My first thought upon seeing the work of young portrait artist Sung Jik was that he must like soup.
This relates to a comment my Mother once made after watching her two year old grandson, who is usually a very picky eater, earnestly ladle chicken broth into his mouth, and with limited vocabulary, pick up the empty bowl to demand "More, more!"
They say in some cultures that if you like soup, you are a sensitive soul, or one who has a lot of feelings. A valuable attribute for a portraitist.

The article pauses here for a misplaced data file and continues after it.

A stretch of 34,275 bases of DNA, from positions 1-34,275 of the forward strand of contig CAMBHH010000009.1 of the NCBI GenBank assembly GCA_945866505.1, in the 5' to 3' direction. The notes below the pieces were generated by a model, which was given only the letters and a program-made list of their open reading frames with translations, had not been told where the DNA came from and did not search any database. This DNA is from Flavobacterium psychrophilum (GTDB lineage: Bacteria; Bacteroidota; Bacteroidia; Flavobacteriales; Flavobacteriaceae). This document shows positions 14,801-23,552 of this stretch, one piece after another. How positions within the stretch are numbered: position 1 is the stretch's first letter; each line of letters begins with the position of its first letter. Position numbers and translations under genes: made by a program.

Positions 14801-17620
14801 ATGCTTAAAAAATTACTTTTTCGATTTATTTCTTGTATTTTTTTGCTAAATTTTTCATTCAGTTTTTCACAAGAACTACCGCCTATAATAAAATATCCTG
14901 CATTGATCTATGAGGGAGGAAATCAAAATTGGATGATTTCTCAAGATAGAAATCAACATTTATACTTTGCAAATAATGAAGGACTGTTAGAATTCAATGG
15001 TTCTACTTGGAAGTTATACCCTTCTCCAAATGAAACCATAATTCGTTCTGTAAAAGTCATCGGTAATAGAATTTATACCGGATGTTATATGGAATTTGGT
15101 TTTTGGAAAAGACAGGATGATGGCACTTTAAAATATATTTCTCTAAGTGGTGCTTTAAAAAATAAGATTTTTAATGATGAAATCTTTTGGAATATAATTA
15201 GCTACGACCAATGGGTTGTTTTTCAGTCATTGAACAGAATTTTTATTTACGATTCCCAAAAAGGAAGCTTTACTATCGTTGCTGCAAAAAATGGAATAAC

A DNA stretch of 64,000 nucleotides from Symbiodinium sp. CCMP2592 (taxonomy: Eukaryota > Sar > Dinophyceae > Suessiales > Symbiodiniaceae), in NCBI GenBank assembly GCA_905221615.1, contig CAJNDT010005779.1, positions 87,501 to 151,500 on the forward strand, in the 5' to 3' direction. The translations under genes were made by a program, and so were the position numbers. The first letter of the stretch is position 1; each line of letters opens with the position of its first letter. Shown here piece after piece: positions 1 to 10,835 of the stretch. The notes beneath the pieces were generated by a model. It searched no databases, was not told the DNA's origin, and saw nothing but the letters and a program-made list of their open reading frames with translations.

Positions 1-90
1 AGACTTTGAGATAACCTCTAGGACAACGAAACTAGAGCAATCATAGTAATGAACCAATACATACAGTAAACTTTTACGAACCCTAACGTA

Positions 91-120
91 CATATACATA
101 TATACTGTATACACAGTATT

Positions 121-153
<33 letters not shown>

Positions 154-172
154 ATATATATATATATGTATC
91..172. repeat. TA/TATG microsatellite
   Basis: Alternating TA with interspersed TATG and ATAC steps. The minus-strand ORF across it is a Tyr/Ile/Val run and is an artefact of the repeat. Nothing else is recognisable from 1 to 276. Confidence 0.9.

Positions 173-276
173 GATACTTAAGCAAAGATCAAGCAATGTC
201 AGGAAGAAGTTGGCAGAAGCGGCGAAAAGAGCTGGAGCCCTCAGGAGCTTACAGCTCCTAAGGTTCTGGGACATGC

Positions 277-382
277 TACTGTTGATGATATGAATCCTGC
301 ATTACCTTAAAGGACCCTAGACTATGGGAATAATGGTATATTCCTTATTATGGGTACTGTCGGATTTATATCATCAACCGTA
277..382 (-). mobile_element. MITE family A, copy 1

Sung Jik (b. South Korea 1989, lives and works in Los Angeles) is interested in creating a prolific visual diary of the time in which he is living through the lens of his subject. His freely brushed colors take precedent over lines and contours, and emotive strokes are intentionally not blended or smooth, as if to capture the innocent indeterminacy of youth. His figures are often suspended in some kind of act that produces meditative thought (petting a cat, smoking a cigarette, crossing a threshold or doorway) and reveal a solitude or pensive quality in stillness. Sung's style is loosely reminiscent of post-impressionism, with painterly intuition that visibly privileges movement as a crucial element of human perception and experience. His cited influences include Elaine De Kooning, Elizabeth Peyton, and Lynette Yiadom-Boakye; primarily for their palette, tenderness, and elegance. The subject matter is ordinary and everyday, although not mundane. His figures are always looking. Looking at him, looking out, looking away, looking in. There is always more to a person than what meets the eye, witnessed by our own version of nuanced commonplace as the ritual and routine of domestic isolation continues. As the bigger picture shifts beyond our control, we are forced to spend more time confronting our own journey; a voyeur unto ourselves, and at once, left to process an ever evolving frame of consciousness within the anatomy of quotidian gestures from everyday human life.